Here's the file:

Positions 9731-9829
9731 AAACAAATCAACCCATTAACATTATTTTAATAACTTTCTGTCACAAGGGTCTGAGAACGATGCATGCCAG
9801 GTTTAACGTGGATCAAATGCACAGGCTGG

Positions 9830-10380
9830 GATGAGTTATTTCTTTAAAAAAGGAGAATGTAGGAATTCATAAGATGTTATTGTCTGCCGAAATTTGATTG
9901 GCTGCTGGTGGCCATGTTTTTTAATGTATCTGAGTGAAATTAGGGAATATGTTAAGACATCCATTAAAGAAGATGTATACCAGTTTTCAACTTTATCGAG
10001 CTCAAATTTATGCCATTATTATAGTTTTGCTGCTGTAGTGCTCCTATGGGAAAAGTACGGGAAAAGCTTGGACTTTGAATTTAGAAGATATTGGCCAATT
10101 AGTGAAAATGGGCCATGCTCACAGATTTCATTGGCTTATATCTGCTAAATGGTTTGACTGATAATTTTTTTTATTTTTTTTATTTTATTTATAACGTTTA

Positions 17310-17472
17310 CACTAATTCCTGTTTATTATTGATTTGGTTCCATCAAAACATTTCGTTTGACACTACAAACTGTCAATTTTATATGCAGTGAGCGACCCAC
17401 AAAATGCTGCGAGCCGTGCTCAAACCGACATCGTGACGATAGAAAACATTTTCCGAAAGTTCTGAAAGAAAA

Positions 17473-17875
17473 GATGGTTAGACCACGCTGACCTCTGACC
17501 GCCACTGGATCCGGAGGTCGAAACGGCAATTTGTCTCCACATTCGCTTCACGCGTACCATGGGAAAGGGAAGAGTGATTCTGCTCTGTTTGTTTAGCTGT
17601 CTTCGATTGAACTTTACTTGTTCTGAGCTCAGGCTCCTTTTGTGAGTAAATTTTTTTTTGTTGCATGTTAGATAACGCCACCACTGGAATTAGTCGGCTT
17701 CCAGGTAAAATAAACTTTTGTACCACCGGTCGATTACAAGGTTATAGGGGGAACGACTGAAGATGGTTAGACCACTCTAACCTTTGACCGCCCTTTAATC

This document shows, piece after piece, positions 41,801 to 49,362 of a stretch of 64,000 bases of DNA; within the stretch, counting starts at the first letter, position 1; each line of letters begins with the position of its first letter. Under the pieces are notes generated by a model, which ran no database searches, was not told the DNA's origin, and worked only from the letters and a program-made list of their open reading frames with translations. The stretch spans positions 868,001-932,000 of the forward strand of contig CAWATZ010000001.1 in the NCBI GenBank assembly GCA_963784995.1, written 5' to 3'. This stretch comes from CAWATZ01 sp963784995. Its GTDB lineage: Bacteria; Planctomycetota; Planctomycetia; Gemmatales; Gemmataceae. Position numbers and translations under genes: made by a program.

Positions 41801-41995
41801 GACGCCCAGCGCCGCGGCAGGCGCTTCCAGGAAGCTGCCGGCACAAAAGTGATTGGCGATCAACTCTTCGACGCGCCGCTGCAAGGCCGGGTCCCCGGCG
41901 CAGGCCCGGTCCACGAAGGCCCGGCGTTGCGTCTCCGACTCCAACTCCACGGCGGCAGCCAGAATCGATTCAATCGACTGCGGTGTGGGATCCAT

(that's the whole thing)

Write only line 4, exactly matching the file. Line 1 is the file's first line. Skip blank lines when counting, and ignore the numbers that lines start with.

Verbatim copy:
Positions 9830-10380